Obviously, Marxist theories are associated with relativity and bias, both in terms of the study of the author’s biography and in the meanings evaluated. The relativity of knowledge of history — or, more precisely, the impossibility of studying it objectively — is a property of New Historicism. According to the title, theorists of New Historicism were inclined to use the historical contexts of writing rather than looking at a text in isolation. Reading literary and non-literary texts of the same time is a proper strategy of New Historicism, which allows for a more profound identification of the historical background of its creation.

With the development of world communities, there was a gradual abandonment of ideas of colonization and enslavement, but even after the removal of official pressure, the cultural life of previously subjugated regions underwent a long recovery. Thus emerged the ideas of ethnic and postcolonial critiques, the use of which helps explore the relationship between the colonizers and the colonized. In particular, the historical, philosophical, and socio-economic properties of texts are examined in order to analyze marginalization, local art, and the fates of characters subjected to enslavement.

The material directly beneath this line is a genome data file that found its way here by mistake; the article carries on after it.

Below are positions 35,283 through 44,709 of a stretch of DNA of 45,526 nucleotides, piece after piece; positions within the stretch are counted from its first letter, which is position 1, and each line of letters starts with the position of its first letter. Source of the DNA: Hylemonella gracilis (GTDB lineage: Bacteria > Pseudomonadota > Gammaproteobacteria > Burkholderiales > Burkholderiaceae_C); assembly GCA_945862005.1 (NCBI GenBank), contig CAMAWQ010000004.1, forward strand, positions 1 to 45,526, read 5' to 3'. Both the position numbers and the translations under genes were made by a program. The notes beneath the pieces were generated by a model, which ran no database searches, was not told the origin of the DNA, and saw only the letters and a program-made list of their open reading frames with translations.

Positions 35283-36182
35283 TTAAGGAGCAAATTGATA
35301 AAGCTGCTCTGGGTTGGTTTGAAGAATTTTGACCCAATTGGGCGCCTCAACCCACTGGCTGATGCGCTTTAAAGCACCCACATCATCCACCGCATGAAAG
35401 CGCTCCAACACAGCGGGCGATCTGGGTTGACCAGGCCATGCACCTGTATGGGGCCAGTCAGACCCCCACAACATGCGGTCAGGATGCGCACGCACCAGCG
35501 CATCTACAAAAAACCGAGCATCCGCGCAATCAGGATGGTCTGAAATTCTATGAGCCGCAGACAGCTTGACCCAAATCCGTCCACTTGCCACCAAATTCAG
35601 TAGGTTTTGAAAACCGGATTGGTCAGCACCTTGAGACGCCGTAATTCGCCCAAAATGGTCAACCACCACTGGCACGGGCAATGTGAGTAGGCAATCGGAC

Some of the most progressive perspectives on literary theory are the postmodern currents of gender and queer criticism. The feminist literary theory examines works to assess whether they conform or do not conform to the idea of gender equality among women and men. Basically, it tries to find problems and reasons for women’s disadvantage and suppression in historical texts. Similar views are held by queer theory, which examines the topic of sexual minorities in texts. LGBTQ+ studies of literature make it possible to identify the homophobic fears hidden in them and to assess the semantics of the text through the prism of the characters’ sexual orientations.

A Critical Comparison of Perspectives